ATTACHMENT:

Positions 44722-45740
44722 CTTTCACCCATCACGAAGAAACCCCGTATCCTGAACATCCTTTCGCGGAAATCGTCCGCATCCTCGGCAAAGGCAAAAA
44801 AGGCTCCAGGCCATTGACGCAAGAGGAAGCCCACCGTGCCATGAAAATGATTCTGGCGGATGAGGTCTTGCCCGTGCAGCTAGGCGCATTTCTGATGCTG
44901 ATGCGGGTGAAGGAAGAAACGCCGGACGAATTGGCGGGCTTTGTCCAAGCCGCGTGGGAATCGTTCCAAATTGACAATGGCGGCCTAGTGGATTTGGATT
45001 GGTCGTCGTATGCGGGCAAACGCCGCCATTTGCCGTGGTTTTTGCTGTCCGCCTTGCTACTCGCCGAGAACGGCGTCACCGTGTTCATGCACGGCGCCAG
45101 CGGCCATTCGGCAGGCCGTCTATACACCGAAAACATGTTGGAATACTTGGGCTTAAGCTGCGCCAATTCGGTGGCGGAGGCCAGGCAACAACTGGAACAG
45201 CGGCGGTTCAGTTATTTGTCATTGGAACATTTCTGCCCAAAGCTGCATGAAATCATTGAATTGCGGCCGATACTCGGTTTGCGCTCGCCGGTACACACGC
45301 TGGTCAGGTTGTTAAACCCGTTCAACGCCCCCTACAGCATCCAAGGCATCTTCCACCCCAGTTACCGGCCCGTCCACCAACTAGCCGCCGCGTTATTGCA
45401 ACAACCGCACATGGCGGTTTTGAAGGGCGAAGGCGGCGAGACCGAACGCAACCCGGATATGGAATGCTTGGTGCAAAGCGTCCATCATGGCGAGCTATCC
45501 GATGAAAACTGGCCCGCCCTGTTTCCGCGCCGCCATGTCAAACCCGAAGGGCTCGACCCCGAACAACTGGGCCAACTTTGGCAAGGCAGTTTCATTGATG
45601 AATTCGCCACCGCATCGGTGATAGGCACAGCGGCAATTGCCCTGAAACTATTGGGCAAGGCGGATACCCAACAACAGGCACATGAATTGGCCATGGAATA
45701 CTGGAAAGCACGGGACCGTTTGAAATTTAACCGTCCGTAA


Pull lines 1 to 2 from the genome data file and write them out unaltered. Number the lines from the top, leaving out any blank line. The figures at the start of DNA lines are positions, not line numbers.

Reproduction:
Positions 44722-45740
44722 CTTTCACCCATCACGAAGAAACCCCGTATCCTGAACATCCTTTCGCGGAAATCGTCCGCATCCTCGGCAAAGGCAAAAA